A Place at the Table

Posted on: February 12, 2021New York

My first 3 months of service as a nutrition outreach and health educator in Peekskill, NY have taken place in Monroe, WA. Given the current circumstance of the world, I was not able to serve physically in the community that I would be living in for the next few months – until now! This past weekend, I finally moved to Peekskill with my NHC roommates and have been wondering what service will be like now that I am finally on site. My first week here has been about the same, but from the dining room table of our Peekskill apartment – lots of Teleservice, food distribution outreach calls, writing nutrition curricula in preparation for teaching at Sun River Health. But I have been thinking a lot about the future of medicine and healthcare delivery because of this forced shift towards Telemedicine. I mean, my entire service so far has been only remote, and over the next few weeks, as places begin opening up with a decrease in COVID-19 cases, I will begin being in-person only part-time.  

Healthcare access is an issue across many different communities, and that is why I am excited to be serving with NHC and Sun River Health– to improve access to and quality of healthcare. Telemedicine has been our only alternative in a world facing a pandemic. This entire situation, mode of service, and mode of healthcare delivery make me wonder about the future of medicine and makes me hopeful that Telemedicine might be part of a solution in working towards improving healthcare access and disparities. I feel hopeful as I make calls to patients inviting them to in-person distributions, but I feel just as hopeful when I am able to call a patient and make a video or phone appointment with their provider from the comfort and safety of their own home. Especially during this pandemic with economic hardships and conditions being exacerbated, I have heard so many people over the phone say, “thank you for watching out for us” and I feel that I have helped them in a way only Telemedicine can. They do not need to worry about transportation, exposure to illnesses, or taking time a large chunk of time off of work or away from their family when we schedule their Telemedicine visit.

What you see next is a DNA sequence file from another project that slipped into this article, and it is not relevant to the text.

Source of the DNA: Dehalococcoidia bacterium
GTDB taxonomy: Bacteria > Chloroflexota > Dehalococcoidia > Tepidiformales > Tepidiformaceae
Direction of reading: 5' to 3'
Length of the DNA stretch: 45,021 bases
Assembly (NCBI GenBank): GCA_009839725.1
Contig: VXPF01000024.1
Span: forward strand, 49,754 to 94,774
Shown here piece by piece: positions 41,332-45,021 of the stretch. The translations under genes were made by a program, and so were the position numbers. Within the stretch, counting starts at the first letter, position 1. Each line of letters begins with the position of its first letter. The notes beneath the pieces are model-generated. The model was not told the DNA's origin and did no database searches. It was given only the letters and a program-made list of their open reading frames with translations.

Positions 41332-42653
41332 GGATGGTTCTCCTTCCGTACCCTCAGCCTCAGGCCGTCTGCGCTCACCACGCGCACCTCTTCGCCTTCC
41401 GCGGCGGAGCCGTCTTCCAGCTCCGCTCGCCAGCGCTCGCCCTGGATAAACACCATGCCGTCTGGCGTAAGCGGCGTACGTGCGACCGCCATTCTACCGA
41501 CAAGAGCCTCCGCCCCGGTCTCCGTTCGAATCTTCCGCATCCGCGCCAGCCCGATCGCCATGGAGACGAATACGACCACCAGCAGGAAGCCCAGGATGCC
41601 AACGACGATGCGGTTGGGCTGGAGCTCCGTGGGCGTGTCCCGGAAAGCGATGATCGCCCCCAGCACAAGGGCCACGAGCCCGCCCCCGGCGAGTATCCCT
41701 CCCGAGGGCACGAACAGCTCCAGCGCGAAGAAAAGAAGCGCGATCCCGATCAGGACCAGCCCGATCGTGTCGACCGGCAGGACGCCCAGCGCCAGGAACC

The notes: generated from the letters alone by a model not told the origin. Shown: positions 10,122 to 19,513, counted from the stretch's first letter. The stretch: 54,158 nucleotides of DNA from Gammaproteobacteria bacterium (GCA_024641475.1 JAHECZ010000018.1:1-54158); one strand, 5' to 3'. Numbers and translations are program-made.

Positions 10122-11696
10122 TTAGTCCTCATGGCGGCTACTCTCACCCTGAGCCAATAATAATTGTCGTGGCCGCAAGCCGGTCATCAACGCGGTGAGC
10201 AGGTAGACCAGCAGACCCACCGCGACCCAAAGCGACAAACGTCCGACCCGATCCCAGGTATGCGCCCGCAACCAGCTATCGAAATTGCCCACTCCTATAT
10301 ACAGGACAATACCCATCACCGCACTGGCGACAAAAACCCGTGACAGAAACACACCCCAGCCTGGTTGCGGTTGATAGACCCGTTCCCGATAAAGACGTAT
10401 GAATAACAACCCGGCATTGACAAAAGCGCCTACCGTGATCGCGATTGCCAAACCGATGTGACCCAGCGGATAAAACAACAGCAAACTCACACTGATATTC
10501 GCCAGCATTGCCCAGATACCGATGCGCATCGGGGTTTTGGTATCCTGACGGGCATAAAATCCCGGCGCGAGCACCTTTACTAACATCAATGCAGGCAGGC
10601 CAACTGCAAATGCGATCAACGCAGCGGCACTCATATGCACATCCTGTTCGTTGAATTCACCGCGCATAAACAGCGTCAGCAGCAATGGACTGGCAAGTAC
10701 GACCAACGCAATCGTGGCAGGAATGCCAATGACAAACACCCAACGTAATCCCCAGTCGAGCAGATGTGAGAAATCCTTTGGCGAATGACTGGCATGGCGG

Perhaps Telemedicine will continue to be a common and advertised means of healthcare delivery, improving access to healthcare for many individuals. Of course, Telemedicine is not the end-all-be-all of solutions to healthcare access; there are many more underlying individual and systemic issues in healthcare access and delivery: access to telephonic and internet connections might be limited or there might be technological issues. Even these difficulties with Telemedicine give us information and feedback for a more equitable and accessible method of healthcare delivery. I like to think that my role from the kitchen table of my Peekskill apartment is a small step in large-scale healthcare access, care, and education improvement. 

Brianna Celix serves as a nutrition outreach and health educator for Sun River Health in Peekskill, NY.

Host Site

1037 Main Street
Peekskill NY, 10566
1037 Main Street
Peekskill NY, 10566